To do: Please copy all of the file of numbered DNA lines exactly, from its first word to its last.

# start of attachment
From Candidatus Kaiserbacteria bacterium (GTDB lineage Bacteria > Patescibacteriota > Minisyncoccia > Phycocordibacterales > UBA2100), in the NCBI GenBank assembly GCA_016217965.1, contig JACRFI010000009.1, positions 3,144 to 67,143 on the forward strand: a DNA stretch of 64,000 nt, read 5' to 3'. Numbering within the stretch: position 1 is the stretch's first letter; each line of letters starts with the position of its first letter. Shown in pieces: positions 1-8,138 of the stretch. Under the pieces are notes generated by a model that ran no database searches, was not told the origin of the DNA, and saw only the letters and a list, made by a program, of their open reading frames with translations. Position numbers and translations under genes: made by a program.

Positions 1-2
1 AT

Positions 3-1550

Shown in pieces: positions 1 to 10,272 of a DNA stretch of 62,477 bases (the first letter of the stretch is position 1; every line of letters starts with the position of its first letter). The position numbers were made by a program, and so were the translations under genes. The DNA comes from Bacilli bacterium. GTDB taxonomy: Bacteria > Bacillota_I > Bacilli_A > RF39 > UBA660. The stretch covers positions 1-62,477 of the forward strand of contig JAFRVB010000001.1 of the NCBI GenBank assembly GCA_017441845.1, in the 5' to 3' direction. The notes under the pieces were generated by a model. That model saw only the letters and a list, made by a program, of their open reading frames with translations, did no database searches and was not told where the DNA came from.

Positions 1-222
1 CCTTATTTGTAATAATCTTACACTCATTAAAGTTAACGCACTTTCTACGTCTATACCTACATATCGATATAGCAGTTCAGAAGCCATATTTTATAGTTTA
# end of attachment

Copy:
From Candidatus Kaiserbacteria bacterium (GTDB lineage Bacteria > Patescibacteriota > Minisyncoccia > Phycocordibacterales > UBA2100), in the NCBI GenBank assembly GCA_016217965.1, contig JACRFI010000009.1, positions 3,144 to 67,143 on the forward strand: a DNA stretch of 64,000 nt, read 5' to 3'. Numbering within the stretch: position 1 is the stretch's first letter; each line of letters starts with the position of its first letter. Shown in pieces: positions 1-8,138 of the stretch. Under the pieces are notes generated by a model that ran no database searches, was not told the origin of the DNA, and saw only the letters and a list, made by a program, of their open reading frames with translations. Position numbers and translations under genes: made by a program.

Positions 1-2
1 AT

Positions 3-1550

Shown in pieces: positions 1 to 10,272 of a DNA stretch of 62,477 bases (the first letter of the stretch is position 1; every line of letters starts with the position of its first letter). The position numbers were made by a program, and so were the translations under genes. The DNA comes from Bacilli bacterium. GTDB taxonomy: Bacteria > Bacillota_I > Bacilli_A > RF39 > UBA660. The stretch covers positions 1-62,477 of the forward strand of contig JAFRVB010000001.1 of the NCBI GenBank assembly GCA_017441845.1, in the 5' to 3' direction. The notes under the pieces were generated by a model. That model saw only the letters and a list, made by a program, of their open reading frames with translations, did no database searches and was not told where the DNA came from.

Positions 1-222
1 CCTTATTTGTAATAATCTTACACTCATTAAAGTTAACGCACTTTCTACGTCTATACCTACATATCGATATAGCAGTTCAGAAGCCATATTTTATAGTTTA